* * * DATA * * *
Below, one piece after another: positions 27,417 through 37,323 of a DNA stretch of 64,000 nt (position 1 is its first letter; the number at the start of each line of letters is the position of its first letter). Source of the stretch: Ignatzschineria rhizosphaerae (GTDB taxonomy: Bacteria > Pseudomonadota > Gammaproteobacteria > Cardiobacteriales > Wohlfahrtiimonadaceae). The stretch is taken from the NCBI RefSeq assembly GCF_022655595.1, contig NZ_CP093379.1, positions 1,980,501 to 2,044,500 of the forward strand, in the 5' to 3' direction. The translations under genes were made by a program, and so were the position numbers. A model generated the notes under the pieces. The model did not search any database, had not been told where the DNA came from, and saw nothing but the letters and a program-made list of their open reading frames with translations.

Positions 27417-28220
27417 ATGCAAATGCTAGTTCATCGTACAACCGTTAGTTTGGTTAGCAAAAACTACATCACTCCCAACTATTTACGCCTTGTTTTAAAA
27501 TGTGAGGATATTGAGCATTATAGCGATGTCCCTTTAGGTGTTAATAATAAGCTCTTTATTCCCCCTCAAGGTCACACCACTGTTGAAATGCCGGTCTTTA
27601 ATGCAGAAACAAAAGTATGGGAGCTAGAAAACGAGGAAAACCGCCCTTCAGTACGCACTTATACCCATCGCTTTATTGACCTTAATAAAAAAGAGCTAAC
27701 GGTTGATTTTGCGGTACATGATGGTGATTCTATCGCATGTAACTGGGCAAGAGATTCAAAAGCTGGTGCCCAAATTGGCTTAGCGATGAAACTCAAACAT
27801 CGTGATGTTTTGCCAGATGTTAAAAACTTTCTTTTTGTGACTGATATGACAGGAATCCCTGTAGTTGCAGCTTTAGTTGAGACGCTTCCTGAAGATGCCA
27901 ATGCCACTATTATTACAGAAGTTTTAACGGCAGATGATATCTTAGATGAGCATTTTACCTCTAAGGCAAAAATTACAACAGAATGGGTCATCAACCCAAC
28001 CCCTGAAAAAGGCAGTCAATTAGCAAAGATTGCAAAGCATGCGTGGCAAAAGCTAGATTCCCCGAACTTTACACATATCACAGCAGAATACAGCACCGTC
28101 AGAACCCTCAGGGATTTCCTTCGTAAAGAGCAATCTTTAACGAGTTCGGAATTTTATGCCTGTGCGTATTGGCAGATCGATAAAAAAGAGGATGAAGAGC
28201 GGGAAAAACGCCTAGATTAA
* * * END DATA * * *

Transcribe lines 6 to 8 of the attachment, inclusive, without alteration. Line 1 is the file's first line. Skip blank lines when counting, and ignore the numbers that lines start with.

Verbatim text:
27701 GGTTGATTTTGCGGTACATGATGGTGATTCTATCGCATGTAACTGGGCAAGAGATTCAAAAGCTGGTGCCCAAATTGGCTTAGCGATGAAACTCAAACAT
27801 CGTGATGTTTTGCCAGATGTTAAAAACTTTCTTTTTGTGACTGATATGACAGGAATCCCTGTAGTTGCAGCTTTAGTTGAGACGCTTCCTGAAGATGCCA
27901 ATGCCACTATTATTACAGAAGTTTTAACGGCAGATGATATCTTAGATGAGCATTTTACCTCTAAGGCAAAAATTACAACAGAATGGGTCATCAACCCAAC